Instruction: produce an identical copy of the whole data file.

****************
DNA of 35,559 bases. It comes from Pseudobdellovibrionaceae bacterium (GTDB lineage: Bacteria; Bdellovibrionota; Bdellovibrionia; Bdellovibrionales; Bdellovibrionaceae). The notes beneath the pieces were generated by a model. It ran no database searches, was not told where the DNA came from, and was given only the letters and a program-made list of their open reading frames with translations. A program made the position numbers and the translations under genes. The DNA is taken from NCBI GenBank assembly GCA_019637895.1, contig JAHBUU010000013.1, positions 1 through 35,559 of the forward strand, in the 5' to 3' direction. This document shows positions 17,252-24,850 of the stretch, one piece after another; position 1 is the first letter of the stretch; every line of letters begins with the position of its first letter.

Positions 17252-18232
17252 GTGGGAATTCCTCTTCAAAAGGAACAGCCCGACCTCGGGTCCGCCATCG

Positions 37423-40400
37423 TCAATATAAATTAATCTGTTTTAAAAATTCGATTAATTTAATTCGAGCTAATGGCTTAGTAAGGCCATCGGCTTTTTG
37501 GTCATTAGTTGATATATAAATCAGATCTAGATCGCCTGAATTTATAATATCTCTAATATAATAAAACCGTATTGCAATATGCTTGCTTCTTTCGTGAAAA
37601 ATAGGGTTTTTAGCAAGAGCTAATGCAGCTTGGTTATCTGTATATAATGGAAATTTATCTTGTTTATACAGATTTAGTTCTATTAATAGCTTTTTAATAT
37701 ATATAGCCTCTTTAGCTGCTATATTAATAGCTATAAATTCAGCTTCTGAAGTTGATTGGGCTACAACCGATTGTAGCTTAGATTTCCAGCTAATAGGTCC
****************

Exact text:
DNA of 35,559 bases. It comes from Pseudobdellovibrionaceae bacterium (GTDB lineage: Bacteria; Bdellovibrionota; Bdellovibrionia; Bdellovibrionales; Bdellovibrionaceae). The notes beneath the pieces were generated by a model. It ran no database searches, was not told where the DNA came from, and was given only the letters and a program-made list of their open reading frames with translations. A program made the position numbers and the translations under genes. The DNA is taken from NCBI GenBank assembly GCA_019637895.1, contig JAHBUU010000013.1, positions 1 through 35,559 of the forward strand, in the 5' to 3' direction. This document shows positions 17,252-24,850 of the stretch, one piece after another; position 1 is the first letter of the stretch; every line of letters begins with the position of its first letter.

Positions 17252-18232
17252 GTGGGAATTCCTCTTCAAAAGGAACAGCCCGACCTCGGGTCCGCCATCG

Positions 37423-40400
37423 TCAATATAAATTAATCTGTTTTAAAAATTCGATTAATTTAATTCGAGCTAATGGCTTAGTAAGGCCATCGGCTTTTTG
37501 GTCATTAGTTGATATATAAATCAGATCTAGATCGCCTGAATTTATAATATCTCTAATATAATAAAACCGTATTGCAATATGCTTGCTTCTTTCGTGAAAA
37601 ATAGGGTTTTTAGCAAGAGCTAATGCAGCTTGGTTATCTGTATATAATGGAAATTTATCTTGTTTATACAGATTTAGTTCTATTAATAGCTTTTTAATAT
37701 ATATAGCCTCTTTAGCTGCTATATTAATAGCTATAAATTCAGCTTCTGAAGTTGATTGGGCTACAACCGATTGTAGCTTAGATTTCCAGCTAATAGGTCC